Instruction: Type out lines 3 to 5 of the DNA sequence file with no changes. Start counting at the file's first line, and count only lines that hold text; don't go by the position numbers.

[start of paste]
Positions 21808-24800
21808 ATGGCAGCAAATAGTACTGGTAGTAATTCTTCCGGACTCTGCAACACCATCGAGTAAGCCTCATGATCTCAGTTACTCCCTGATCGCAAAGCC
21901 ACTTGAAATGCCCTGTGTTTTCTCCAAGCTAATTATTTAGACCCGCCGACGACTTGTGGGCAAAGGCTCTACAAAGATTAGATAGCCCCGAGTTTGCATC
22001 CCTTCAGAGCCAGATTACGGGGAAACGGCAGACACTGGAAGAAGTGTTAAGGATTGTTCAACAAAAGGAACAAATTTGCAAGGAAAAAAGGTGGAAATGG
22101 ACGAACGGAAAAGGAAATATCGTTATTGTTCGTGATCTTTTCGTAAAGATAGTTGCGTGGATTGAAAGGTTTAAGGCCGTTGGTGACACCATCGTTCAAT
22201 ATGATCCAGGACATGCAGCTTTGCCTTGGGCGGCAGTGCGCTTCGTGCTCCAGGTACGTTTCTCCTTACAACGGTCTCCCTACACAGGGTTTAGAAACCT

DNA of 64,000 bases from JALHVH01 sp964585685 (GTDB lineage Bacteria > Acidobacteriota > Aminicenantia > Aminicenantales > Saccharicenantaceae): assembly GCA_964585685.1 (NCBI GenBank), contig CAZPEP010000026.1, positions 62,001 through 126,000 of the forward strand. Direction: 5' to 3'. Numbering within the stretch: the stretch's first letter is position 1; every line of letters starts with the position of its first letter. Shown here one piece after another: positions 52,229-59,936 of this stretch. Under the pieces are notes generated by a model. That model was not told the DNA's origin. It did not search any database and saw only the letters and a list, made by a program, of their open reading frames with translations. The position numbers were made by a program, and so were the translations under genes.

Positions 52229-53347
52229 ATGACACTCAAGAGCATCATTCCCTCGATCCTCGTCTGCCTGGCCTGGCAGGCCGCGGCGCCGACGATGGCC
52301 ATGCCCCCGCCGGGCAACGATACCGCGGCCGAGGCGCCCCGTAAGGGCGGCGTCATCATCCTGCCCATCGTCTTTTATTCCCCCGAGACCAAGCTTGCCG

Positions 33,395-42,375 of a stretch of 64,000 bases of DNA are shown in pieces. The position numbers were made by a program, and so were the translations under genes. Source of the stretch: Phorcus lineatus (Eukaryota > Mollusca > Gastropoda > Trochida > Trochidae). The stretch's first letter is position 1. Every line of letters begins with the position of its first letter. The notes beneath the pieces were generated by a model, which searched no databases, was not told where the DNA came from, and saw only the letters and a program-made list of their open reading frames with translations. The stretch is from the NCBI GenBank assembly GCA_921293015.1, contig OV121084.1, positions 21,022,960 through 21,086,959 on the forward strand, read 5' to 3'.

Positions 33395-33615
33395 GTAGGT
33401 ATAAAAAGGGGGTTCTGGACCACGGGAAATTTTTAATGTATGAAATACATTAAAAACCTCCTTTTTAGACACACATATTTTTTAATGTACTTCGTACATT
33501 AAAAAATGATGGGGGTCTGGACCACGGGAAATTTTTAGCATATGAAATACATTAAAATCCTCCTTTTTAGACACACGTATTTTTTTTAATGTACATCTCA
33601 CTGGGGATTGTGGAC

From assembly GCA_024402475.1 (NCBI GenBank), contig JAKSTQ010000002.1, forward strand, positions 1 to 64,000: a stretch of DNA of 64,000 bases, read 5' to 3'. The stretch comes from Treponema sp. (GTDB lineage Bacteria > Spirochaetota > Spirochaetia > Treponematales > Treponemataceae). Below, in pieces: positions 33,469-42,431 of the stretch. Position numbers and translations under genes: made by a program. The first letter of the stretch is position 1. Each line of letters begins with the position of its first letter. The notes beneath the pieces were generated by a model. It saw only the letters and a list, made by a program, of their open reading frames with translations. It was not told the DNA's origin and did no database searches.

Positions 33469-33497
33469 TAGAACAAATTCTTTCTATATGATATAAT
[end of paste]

21901 ACTTGAAATGCCCTGTGTTTTCTCCAAGCTAATTATTTAGACCCGCCGACGACTTGTGGGCAAAGGCTCTACAAAGATTAGATAGCCCCGAGTTTGCATC
22001 CCTTCAGAGCCAGATTACGGGGAAACGGCAGACACTGGAAGAAGTGTTAAGGATTGTTCAACAAAAGGAACAAATTTGCAAGGAAAAAAGGTGGAAATGG
22101 ACGAACGGAAAAGGAAATATCGTTATTGTTCGTGATCTTTTCGTAAAGATAGTTGCGTGGATTGAAAGGTTTAAGGCCGTTGGTGACACCATCGTTCAAT